Itchy Byte #3: Mandrake Phantasy

    Simplistic design in games is nothing new. Arcade games decades ago made players play the same game over and over, competing for the highest score on the leaderboard. This type of gameplay has never died, but has been less popular in the era of gaming we live in. An era where games are full of rich storytelling with a variety of different play styles implemented within the game to keep you excited. Mandrake Phantasy uses the old formula, and mixes it with mystery and beauty.

    Mandrake Phantasy is a very short game, one minute to be exact. You start the game after talking to a large and mysterious blue woman. She asks you to find her friends. After this, the music starts playing and you are tasked to remove mandrakes that are buried in the ground by playing a little game where you try to stop a marker in the tiny green portion of a line with red, yellow, and green areas. If you land in the red, you fail to save the mandrake and you suffer a time loss. The gameplay is simple, but is helped by its exciting music that stops it from being too tedious.

    The land is pretty large and full of mandrakes to pull out of the ground, and it holds very beautiful scenes that created an implicit history that I wanted to explore, even though the game never tells you where you are, who you are, or who you are helping. The absolutely gorgeous graphics made me want to spend hours searching every inch of the setting multiple times. Cute rippling ponds, the bridges connecting the level to other buildings you cannot explore, the shadows of the clouds slowly drifting over the ground, the vases holding unknown objects, the architecture that seems useless in the seemingly abandoned location, every piece of the setting was so beautiful and mysterious that it made me want to know more about the world of Mandrake Phantasy.

    Each playthrough consists of pulling mandrakes out of the ground, and after the timer runs out, you return to the blue girl, and release all of the mandrakes you gathered. This can cause her to say a few different statements depending on how many mandrakes you gathered. These statements are always very short and never seem to encourage you to continue playing. They’re just short congratulations and goodbyes.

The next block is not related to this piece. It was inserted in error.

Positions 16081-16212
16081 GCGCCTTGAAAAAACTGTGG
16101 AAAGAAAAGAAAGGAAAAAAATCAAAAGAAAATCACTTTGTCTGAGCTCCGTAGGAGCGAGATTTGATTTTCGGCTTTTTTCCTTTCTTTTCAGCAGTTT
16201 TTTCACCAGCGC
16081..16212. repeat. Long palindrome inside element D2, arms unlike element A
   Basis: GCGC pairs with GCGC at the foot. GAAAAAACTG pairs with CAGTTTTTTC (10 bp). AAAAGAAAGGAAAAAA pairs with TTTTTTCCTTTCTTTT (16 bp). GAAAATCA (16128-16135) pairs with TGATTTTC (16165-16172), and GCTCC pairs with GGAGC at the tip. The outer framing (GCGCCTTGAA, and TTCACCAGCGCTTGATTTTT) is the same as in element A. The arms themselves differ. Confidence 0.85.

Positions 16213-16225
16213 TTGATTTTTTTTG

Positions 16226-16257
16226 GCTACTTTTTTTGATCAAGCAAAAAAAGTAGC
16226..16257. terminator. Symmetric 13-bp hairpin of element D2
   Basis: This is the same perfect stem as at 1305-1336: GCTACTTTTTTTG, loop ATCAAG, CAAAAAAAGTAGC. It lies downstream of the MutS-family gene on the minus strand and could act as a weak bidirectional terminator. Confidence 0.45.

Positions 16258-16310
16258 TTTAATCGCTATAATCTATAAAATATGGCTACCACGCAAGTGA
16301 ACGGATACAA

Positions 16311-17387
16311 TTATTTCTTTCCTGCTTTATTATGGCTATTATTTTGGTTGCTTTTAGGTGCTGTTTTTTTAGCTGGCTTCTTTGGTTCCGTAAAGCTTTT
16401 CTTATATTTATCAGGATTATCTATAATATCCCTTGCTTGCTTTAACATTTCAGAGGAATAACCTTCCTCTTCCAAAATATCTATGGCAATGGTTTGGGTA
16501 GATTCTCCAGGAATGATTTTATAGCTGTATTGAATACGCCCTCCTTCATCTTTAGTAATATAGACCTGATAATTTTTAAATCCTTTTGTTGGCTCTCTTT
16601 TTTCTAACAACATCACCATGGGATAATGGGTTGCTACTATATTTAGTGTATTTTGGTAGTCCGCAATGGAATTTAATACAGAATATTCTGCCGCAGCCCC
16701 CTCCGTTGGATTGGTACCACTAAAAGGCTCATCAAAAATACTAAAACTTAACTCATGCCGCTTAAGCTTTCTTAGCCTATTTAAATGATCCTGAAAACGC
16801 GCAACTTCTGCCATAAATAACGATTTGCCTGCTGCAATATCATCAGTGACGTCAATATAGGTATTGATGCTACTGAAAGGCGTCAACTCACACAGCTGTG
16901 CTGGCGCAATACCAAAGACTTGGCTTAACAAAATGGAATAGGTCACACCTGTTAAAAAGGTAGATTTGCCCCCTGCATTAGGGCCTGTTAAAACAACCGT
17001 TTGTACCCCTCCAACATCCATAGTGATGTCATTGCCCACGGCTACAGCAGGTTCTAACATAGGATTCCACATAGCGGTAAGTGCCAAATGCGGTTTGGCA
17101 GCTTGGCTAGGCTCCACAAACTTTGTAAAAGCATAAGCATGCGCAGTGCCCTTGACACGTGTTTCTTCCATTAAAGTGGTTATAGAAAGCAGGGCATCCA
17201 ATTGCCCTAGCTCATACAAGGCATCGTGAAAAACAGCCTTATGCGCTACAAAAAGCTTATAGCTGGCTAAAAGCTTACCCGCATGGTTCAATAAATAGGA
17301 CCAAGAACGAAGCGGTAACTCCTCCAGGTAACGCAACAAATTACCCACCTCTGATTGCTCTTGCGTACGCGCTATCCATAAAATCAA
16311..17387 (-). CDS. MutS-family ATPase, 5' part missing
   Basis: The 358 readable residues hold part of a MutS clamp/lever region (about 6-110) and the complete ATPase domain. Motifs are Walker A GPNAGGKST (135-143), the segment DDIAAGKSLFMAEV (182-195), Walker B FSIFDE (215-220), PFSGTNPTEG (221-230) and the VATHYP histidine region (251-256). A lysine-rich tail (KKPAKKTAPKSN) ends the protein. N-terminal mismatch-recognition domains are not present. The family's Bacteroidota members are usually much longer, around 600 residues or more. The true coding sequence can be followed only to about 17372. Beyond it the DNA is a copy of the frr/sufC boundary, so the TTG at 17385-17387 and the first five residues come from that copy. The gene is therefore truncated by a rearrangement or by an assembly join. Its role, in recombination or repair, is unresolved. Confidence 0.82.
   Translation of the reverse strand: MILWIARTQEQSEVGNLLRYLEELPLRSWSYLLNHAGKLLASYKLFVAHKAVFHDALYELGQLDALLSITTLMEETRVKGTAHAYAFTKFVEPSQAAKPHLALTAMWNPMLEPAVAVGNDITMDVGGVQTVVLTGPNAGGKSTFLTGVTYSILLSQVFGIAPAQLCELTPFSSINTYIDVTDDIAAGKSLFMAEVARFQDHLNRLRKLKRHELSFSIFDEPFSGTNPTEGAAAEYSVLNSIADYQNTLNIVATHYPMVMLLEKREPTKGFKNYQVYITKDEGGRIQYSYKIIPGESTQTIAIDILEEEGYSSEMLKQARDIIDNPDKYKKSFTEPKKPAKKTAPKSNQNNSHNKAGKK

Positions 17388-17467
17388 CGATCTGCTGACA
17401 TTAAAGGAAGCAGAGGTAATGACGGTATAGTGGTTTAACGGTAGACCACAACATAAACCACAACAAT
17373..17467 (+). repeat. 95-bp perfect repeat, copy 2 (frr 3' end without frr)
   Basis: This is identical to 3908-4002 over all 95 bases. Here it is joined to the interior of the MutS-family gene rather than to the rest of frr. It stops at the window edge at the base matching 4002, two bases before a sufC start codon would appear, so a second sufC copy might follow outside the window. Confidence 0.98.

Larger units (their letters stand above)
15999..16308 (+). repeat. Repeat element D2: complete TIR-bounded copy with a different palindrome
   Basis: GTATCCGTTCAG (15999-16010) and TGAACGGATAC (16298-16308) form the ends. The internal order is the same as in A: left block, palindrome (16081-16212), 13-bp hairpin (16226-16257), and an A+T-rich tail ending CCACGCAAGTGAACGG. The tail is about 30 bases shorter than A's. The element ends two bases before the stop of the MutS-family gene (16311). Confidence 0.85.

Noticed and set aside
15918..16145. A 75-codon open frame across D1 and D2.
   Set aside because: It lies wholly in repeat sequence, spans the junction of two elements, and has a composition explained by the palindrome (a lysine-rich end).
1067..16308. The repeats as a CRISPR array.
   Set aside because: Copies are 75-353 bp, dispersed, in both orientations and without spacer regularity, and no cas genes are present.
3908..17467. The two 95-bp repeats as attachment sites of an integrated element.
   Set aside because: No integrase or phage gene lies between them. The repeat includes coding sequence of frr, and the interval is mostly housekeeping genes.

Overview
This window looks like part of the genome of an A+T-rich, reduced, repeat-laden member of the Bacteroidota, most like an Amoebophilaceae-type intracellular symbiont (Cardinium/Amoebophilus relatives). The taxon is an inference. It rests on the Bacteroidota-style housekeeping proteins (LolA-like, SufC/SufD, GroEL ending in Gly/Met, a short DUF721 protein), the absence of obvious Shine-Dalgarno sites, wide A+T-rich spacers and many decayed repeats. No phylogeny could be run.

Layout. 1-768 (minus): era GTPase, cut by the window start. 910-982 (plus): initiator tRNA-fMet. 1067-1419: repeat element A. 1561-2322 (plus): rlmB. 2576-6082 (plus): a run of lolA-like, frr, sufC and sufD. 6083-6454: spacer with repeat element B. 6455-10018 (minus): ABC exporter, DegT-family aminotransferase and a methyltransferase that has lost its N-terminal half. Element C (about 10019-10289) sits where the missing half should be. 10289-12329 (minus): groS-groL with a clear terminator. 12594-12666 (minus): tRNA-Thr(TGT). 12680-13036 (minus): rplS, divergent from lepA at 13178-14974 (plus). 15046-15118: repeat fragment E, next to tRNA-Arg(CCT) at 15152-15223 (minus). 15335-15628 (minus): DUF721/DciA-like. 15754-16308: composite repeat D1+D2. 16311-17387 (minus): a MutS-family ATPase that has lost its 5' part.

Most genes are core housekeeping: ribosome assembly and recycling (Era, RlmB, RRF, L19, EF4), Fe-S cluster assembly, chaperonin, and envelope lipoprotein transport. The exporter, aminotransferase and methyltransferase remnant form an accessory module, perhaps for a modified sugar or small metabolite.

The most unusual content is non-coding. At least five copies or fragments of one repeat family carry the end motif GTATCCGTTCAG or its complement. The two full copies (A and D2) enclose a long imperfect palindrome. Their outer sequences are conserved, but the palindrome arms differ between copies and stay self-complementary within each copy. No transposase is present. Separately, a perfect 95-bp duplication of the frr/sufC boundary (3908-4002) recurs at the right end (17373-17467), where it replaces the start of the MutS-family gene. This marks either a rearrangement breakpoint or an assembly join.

The reward for your work isn’t really interesting, but you only worked for sixty seconds, so you don’t deserve a reward. At first I had a problem with this, I wanted a story, I wanted a small piece of history from this place, but I didn’t really deserve it. I was already provided with beautiful graphics and music that kept me excited through the somewhat average gameplay.

    Mandrake Phantasy’s short time commitment stops the gameplay from being too repetitive, and excuses it for not having history in its world. With only being able to explore the setting for sixty seconds, there shouldn’t be a need for history, or any interest in the setting at all. The fact that Mandrake Phantasy made me intrigued in the world and characters is quite an achievement.

    After finishing Mandrake Phantasy for the tenth time, witnessing all of the endings, and saving countless mandrakes, I felt like I spent my time well. The music has been stuck in my head for days, the characters still have a mysterious charm to them, and the experience was one I highly recommend. Mandrake Phantasy is short, sweet,and mysterious. Be Bad Boi, Mandrake Phantasy’s developers, in their itch.io comments section, stated they are thinking about making a new game with more exploration, and that makes me even more excited, because they already created an interesting world I want to explore in a sixty second game, and that is the power of great game design.

 

    Download Mandrake Phantasy here!

     

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